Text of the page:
Tokyo’s “Candidate City” bid for the 2020 Olympic Games was officially recognized in May by the IOC (International Olympic Committee), and it looks quite natural in view of Tokyo’s reputation as a safe, clean and culturally rich megalopolis.
Indeed, it is rare to find among the major cities in the world, a city that is as free of crime, drugs, violent internal conflict, pollution and socio-religious taboos as the city of Tokyo. Besides, Tokyo left an excellent legacy after the 1964 Olympics in terms of sports venues, transport facilities and other infrastructure.
This point is very important for cities that want to hold the Olympic Games in the future, because it is generally believed that the financial burden of urban development and investment in infrastructure should not be too great a burden on the candidate cities. Tokyo, with its excellent public transport system and well-developed energy-saving devices, has an excellent claim to realize a compact and efficient great sports event.
Apart from the “natural” causes for bidding for the Olympic Games, Tokyo could claim that, by hosting the most important international sports event, it could make several precious contributions to the international community. One element of such contributions is related to the disaster that visited the northern part of Japan last year.
Tokyo, which suffered in terms of energy supply and food distribution, could, as the capital city of Japan, demonstrate to the world the results of its reconstruction efforts, the importance of the spirit of endurance and perseverance as well as the value of international support and encouragement.
Such a process could be shared and emulated by all those who have suffered and may suffer from internal violent conflict or a major natural calamity.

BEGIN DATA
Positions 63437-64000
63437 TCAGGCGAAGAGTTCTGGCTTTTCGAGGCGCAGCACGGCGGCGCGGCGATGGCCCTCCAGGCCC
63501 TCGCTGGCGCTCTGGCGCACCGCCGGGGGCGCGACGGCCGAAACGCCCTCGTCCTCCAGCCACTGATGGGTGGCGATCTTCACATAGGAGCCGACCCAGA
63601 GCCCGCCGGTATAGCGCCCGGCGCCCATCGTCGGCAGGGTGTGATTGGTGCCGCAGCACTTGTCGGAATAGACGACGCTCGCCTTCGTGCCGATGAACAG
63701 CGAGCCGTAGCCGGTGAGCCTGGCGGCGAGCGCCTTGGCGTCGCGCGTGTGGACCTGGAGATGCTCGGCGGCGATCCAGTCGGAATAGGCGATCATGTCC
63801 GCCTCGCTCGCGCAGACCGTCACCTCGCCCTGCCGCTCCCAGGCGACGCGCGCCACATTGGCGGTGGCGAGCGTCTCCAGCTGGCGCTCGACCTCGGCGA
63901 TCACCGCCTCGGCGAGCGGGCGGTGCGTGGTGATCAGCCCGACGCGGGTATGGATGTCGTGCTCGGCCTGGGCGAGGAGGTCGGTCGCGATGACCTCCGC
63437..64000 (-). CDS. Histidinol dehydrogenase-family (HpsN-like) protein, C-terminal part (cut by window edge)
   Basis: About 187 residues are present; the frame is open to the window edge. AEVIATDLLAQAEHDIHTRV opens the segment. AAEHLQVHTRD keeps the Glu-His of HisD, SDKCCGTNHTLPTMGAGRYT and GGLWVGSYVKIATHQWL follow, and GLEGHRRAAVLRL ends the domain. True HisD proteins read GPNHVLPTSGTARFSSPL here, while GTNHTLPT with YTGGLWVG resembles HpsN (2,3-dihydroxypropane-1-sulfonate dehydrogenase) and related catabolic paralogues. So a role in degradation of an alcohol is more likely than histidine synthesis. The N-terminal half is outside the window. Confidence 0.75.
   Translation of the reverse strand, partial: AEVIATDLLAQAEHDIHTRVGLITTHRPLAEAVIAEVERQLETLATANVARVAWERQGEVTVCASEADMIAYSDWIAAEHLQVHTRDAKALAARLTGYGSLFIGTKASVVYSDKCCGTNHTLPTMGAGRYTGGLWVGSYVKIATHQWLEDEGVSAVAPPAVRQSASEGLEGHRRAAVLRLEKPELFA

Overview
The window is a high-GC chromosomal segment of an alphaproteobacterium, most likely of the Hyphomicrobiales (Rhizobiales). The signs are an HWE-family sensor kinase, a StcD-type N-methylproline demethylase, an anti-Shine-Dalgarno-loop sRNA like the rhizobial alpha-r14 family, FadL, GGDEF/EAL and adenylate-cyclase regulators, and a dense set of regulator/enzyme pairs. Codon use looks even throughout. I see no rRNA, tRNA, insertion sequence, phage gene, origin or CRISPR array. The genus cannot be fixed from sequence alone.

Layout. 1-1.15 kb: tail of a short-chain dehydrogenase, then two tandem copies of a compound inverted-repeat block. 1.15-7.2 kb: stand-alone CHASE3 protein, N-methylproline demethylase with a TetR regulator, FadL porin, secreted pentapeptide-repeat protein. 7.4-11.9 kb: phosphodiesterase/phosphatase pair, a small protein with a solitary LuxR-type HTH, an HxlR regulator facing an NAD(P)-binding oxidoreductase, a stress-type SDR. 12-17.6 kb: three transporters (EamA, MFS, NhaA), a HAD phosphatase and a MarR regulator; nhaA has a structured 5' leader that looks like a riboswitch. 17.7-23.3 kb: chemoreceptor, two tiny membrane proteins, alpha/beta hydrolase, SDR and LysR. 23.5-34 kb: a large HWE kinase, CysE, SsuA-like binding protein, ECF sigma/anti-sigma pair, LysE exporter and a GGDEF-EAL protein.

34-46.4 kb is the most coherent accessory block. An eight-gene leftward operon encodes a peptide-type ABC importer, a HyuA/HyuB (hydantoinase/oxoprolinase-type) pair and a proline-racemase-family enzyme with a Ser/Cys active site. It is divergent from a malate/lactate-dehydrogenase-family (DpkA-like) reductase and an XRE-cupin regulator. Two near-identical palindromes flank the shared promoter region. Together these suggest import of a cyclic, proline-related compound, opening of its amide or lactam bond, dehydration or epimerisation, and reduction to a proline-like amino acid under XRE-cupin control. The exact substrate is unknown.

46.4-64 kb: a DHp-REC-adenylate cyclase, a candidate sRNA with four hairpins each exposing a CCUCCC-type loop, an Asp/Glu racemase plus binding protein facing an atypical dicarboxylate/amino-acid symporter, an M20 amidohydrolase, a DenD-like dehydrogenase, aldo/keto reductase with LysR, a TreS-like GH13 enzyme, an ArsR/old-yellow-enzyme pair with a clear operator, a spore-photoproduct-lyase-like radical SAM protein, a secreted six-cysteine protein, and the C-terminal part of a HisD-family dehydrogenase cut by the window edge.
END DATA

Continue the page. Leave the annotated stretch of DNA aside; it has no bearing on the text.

Tokyo could thus provide the world with a symbol of reconstruction and peace-building. Endurance, tolerance, friendship and social bonds — all qualities that personify the vital spiritual engine of reconstruction — also correspond with the spirit and motto of the Olympic Games.
Moreover, the significance of the 2020 Tokyo Olympic Games would go beyond the year and the spirit of Olympism. It would relate to the urban life ideal. Tokyo could further elaborate, redefine and promote the comfortable, safe, sound, clean, green citizen-life while raising Tokyo as a model city that is technologically advanced, benign to the environment, and gentle to the aged, handicapped and disadvantaged.
The City of Tokyo could launch an ambitious plan to make the city “more benign” by making the central part of the Olympic Games area barrier-free. By doing so, Tokyo could create yet another Olympic legacy that would not be simply confined to physical facilities but, perhaps more importantly, would encompass people’s mind-set on environment and welfare —a “spiritual” legacy of the Olympic Games.
Tokyo could enhance the real spirit of the Olympic Movement. Indeed, the true spirit of Olympism — sports “participation” by all people and for all people — can and should be the motto of the Tokyo Olympic Games.
First of all, Tokyo can provide the contesting athletes with an ideal environment and efficient facilities, thereby enhancing the spirit and power of sports activities to widen human frontiers.
Tokyo could also organize the games so that they could be enjoyed by children, women, the elderly and disabled people as well as by athletes and other sportsmen. Everybody should feel that he or she is a part of the games and not just a spectator of excellent performances.
The City of Tokyo is determined to make an “Olympics for all” by integrating, at least conceptually, sports events for children, women, the elderly and the disabled in some way or another during the sequence of events leading up to the Olympic Games.
An Olympics for all to create a new horizon — this is the true spirit of the Tokyo Olympic Games and the basic reason behind Tokyo’s intentions to bid for 2020.
Kazuo Ogoura is secretary general of the Council Tokyo 2020 Bid Committee.